Sound defines space for our bodies. Without thinking we hear the
information in sound and judge our position in space
accordingly. In his improvisational paintings, Gary
Denmark seems to listen to color in just this way. He follows an inner
rhythm with his tools, placing colors and textures intuitively. Like a
dancer following choreography, Denmark follows an inner sense of
direction. "At some point I stop and observe the cacophony of rhythms
I've put down and try to make sense of it. I always feel Iím building
out an environment, a place to go into," he says.
Denmarkís paintings often begin with shapes and colors inspired by an
actual place. He divides his time between a studio in San Francisco and
one high on a mesa in Southern Utah; both sites have generated series of
images. He painted Vulcano after visiting the island of the same name off
the coast of Sicily. The work may begin with a shape or color reminiscent
of a remembered place. With each new mark he drives the work closer to his
sense of the "place" it could be. As he describes the process,
"I try to establish a climate. Climate is intimately tied to
temperature, which could also be color temperature. For example, in
Vulcano there are the red and orange flashes of sulfurous heat but also a
blue that cools it down. I played with the memory of the volcanic island
surrounded by water."
Both natural and architectural environments suggest images to Denmark.
Spiderwalk began life as a small maquette that he made of a fantasy
landscape. He then translated the maquette's footprint onto canvas, where
it became the underlying structure of the gestures and forms.
To start Komadabad he photocopied floor plans of Byzantine temples,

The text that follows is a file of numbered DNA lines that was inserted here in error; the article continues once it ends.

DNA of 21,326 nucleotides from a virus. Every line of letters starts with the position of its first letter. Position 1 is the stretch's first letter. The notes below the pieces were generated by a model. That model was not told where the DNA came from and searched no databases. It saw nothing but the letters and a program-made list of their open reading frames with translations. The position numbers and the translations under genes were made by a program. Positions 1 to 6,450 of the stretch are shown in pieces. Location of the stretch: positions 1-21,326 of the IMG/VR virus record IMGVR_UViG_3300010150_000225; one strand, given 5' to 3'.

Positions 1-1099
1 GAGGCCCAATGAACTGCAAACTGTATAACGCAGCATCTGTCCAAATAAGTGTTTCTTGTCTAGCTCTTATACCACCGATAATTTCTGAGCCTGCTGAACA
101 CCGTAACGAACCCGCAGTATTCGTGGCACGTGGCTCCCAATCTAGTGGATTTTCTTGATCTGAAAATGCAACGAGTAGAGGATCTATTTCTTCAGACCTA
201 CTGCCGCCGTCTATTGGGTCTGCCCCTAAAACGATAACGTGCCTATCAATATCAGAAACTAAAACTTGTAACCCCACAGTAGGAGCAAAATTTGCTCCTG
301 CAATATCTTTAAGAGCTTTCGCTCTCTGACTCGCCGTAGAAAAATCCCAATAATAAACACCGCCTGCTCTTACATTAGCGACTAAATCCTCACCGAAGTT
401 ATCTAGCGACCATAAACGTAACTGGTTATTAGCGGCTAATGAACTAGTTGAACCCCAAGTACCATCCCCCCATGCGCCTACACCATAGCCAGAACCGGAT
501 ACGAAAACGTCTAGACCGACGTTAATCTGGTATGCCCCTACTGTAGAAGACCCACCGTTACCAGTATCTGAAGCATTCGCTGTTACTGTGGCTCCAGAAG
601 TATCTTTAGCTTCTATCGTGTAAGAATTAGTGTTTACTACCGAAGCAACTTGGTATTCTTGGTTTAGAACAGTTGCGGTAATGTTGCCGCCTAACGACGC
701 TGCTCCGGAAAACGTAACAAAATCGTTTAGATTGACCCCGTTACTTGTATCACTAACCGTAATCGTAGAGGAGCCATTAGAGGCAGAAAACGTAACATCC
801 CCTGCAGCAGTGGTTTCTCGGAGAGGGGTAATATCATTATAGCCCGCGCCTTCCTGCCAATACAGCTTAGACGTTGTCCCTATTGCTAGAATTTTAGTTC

then cut and recombined the images to make his own structures.
"Iíve always loved blueprints," he says, "But I seem to
need more than just a straightforward plan. Take Piranesiís drawings.
Theyíre obviously structures, but the line changes and introduces
mystery into the form."
The play of edges that Denmark noticed in Piranesiís work
characterizes his own painting, developing in manifold ways. Looking
closely at one of his intricate surfaces, a viewer finds many ways of
making an edge. The stroke of a palette knife may ring against a slightly
raised lip of paint laid on through a stencil or rise over a physical edge
of collaged paper before dissolving into sponged color.
Some of the tools and processes that Denmark uses on his paintings ó
stencils, squeegees, and sponges ó became familiar to him as a
printmaker. Just as his extensive background in printmaking informed his
approach to painting, the scale and improvisation of painting fed back
into his prints. From his experiences in both media emerged his
distinctive approach to building imagery in layers.
Even when he launches an image from something defined, such as an
architectural schematic, Denmark usually pushes on through several
formless stages, often covering the original image. Eventually, he tunes
the chaotic layers to visual harmony, defining the image but also leaving
it open enough to breathe. "The contrast between liquid paint
blending without structure juxtaposed with something that is structured is
fascinating. Can these opposite worlds come together and make their own
place?" he asks.
These issues of control and surrender, of structure and dissolution, of
existence and non-existence, have fundamental relevance to Denmark's life.
He was pushed into confronting his own mortality as a person living with
AIDS. "I had to hurry up and make sense of my life. Then, three years
ago, my health improved and I realized that I was living to live, not
living to die," he says. "It helped me look at why I make art.
Itís the action that keeps me in place. The work is about documenting my
process of doing what Iím doing."
The tension in Denmark's work between clarity and confusion reflects
his understanding that both "good" and "bad"
experiences are important to a full, vibrant life and art. "Some of
my best conversations with the work are when weíre having an
argument," he says. "Iím lost and Iíll make some kind of
gestural mark or put it on the floor and spill something and push the
squeegee across and step back and go... thatís what it needed. The work
is a history of all the moments together. To me, it makes really
interesting work when you see some clumsiness, and then thereís some
elegance. You put it all together and thatís the work."
Essay © 2000 by Meredith Tromble